WHO IS THE MORRÍGAN?
The Morrígan is most well known as an Irish Goddess who often appears in crow or raven form, and is associated with battle, warriors, sovereignty, prophecy, and Otherworld power. Though early source literature referencing Her only exists in Irish, folklore and archaeological records suggest that She, or closely related divinities, were known and worshiped in Britain and Gaul as well, suggesting that we have in Her a pan-Celtic Goddess.
MORRÍGAN: GREAT QUEEN
The Morrígan’s name translates from the Irish as ‘Great Queen’ (from Old Irish mór=great and rígan=Queen). This name is a key to Her nature, showing that sovereignty and queenship are core aspects of Her identity and power. Some scholars have given the name an alternate etymology, translating it as ‘Phantom Queen’ (from proposed Proto-Celtic *mor, connoting terror/nightmare, or *mar, connoting the dead). It should be noted that popular etymologies interpreting the Morrígan’s name as connoting ‘Sea Queen’ (via the Welsh mor=sea) and connecting Her to the Arthurian character Morgan le Fay, are incorrect.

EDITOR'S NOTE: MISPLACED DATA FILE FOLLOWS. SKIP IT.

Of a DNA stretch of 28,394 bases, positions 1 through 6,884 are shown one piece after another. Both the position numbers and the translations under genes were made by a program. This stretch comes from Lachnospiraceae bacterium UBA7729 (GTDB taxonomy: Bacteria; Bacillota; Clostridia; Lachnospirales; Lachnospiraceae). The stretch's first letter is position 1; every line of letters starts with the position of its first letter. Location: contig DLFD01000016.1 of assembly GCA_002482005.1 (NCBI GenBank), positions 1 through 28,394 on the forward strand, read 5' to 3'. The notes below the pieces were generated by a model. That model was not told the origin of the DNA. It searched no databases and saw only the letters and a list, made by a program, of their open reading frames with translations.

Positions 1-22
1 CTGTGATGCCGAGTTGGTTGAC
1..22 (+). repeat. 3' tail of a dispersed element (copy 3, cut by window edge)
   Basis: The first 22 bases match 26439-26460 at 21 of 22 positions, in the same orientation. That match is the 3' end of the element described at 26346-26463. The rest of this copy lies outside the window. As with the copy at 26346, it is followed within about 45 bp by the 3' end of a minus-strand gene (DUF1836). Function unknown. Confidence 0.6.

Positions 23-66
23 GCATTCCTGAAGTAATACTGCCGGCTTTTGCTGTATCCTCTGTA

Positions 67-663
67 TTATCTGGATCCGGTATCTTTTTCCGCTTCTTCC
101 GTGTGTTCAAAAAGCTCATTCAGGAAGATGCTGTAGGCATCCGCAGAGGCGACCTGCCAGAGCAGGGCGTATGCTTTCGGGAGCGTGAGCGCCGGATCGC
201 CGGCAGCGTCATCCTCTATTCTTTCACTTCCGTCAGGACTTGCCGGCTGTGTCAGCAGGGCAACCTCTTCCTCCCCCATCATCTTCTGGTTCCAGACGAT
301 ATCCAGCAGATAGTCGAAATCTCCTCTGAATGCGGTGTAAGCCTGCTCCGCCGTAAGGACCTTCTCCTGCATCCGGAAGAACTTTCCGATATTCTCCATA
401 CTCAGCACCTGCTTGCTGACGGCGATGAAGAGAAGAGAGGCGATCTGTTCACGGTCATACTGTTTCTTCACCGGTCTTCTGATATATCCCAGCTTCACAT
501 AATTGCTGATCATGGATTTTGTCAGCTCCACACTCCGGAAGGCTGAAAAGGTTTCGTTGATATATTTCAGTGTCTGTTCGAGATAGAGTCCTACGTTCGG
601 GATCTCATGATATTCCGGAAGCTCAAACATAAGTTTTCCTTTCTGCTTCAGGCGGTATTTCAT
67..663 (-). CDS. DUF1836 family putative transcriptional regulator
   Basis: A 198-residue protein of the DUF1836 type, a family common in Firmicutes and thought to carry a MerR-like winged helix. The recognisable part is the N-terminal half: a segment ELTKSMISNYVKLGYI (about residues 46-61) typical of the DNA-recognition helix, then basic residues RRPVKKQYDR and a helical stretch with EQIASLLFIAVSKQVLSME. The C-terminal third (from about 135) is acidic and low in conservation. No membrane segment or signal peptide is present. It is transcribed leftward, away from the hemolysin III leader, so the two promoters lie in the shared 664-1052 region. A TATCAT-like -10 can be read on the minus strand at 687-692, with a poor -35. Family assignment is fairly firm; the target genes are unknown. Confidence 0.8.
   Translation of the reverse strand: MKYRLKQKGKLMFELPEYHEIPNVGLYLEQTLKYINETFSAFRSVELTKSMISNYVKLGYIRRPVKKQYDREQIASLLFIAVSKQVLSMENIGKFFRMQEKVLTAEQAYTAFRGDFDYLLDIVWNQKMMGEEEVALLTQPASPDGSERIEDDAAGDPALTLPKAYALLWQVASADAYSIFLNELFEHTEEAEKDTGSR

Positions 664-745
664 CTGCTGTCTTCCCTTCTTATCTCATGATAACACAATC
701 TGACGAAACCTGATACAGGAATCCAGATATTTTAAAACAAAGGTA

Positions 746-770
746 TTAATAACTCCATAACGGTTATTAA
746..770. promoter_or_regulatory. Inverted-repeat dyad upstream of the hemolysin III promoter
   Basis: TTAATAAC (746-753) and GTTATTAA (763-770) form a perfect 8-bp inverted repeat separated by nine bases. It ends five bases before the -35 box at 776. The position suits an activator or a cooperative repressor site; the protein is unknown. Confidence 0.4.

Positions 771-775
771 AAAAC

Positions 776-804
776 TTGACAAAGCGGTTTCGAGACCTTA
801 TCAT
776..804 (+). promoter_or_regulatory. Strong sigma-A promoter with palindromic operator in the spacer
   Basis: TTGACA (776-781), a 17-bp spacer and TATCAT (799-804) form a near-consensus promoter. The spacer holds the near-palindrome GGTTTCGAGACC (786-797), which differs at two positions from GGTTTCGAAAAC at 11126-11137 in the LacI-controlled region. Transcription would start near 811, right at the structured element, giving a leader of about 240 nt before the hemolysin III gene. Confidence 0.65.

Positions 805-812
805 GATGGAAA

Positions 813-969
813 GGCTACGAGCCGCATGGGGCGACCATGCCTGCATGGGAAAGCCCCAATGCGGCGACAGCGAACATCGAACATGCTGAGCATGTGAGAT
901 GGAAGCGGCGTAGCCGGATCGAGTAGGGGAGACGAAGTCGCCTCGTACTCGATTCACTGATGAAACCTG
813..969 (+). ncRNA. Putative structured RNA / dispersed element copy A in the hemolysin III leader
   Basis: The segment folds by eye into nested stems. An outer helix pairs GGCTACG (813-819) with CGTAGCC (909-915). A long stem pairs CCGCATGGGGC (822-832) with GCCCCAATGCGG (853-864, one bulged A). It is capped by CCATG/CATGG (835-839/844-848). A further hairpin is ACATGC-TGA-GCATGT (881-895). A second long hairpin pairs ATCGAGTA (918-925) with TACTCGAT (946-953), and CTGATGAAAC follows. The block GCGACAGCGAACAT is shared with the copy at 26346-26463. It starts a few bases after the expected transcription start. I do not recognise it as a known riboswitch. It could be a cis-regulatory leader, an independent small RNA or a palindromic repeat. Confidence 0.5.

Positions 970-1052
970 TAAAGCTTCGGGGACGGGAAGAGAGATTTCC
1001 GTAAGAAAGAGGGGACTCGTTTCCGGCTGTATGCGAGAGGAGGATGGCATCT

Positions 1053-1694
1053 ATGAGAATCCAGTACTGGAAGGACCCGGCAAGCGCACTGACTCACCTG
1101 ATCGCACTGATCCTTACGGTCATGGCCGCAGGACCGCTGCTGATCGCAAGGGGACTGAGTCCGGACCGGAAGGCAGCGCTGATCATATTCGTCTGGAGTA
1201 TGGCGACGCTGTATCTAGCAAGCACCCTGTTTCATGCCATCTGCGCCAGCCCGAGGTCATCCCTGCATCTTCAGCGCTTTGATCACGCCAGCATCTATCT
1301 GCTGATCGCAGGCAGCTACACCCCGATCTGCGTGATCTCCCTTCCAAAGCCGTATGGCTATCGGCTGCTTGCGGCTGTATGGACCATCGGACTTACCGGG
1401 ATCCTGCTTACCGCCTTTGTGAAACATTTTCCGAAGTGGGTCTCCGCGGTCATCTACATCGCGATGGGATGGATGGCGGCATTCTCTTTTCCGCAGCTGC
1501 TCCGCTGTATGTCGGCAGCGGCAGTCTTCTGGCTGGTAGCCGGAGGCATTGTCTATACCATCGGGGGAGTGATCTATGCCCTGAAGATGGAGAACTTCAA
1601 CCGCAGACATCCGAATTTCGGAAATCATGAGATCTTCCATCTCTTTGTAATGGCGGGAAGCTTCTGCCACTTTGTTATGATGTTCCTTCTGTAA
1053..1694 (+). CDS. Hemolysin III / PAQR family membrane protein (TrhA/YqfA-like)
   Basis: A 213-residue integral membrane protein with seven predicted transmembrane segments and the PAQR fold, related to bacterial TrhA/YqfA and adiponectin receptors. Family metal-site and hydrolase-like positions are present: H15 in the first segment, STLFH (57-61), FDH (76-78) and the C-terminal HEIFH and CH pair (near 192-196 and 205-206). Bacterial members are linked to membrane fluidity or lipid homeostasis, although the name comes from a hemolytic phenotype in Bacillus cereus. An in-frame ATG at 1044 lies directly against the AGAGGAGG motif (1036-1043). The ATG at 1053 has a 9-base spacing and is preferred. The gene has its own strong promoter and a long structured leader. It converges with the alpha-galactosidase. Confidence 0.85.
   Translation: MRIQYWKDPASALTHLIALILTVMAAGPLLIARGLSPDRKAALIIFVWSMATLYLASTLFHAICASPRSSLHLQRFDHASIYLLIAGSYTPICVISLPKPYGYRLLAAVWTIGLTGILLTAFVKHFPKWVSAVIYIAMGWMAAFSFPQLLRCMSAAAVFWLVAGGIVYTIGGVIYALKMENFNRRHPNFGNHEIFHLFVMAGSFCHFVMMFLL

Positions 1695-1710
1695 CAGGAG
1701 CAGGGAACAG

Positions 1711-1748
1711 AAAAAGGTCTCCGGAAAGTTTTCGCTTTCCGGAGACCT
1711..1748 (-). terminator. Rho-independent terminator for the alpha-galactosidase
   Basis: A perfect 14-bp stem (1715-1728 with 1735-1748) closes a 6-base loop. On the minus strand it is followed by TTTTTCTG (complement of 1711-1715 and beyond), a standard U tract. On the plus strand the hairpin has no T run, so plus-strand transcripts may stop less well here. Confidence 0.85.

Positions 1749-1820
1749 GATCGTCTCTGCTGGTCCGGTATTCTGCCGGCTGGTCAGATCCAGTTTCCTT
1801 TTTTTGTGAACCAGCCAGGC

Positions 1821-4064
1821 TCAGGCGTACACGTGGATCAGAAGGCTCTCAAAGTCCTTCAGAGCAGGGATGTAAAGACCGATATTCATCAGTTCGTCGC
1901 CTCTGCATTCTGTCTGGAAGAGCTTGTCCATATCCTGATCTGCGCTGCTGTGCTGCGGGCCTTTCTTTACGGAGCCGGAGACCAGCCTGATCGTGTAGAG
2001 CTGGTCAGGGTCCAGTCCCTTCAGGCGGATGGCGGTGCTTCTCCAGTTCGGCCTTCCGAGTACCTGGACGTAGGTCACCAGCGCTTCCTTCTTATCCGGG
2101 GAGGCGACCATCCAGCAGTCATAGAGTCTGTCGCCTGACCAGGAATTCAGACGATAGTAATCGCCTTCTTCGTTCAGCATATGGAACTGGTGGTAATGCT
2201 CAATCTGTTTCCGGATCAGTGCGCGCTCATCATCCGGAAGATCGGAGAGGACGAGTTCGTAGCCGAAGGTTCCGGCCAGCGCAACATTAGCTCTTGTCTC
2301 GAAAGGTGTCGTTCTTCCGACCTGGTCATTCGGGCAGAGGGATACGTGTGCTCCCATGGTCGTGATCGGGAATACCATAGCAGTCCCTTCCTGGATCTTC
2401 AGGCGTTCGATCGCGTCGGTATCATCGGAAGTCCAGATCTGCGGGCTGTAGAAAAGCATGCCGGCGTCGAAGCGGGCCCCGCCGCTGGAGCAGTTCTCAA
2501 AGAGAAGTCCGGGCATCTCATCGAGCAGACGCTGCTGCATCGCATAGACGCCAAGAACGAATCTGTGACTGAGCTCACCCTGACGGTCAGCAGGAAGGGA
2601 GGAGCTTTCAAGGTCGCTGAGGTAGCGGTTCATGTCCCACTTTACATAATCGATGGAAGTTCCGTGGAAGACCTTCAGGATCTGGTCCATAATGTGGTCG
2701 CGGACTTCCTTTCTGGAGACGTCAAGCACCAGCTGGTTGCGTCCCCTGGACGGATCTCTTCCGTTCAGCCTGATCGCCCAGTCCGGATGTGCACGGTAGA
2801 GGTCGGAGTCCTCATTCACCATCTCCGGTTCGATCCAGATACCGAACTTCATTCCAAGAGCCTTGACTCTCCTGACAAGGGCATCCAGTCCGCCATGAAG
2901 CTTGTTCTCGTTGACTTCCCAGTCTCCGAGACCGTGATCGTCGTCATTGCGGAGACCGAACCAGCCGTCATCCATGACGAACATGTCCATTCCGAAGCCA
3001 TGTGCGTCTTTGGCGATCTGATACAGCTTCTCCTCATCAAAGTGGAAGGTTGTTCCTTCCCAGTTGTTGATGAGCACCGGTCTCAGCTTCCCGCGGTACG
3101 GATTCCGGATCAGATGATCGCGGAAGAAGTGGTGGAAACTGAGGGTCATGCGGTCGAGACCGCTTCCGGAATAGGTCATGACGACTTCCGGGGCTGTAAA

As one of the Celtic sovereignty Goddesses, the Morrígan has an association with the land itself, and the rulership and protection of the land and its people. Her seasonal appearances are linked to rituals of warfare and sovereignty as they appear to have been practiced in early Irish society. Archaeological and literary evidence suggests that her earliest manifestations may have been as a tribal/territorial Goddess, and that Her war-bringing and martial functions arose out of this sovereignty and tutelary role.
As the Morrígan is best documented in the Irish literature,…
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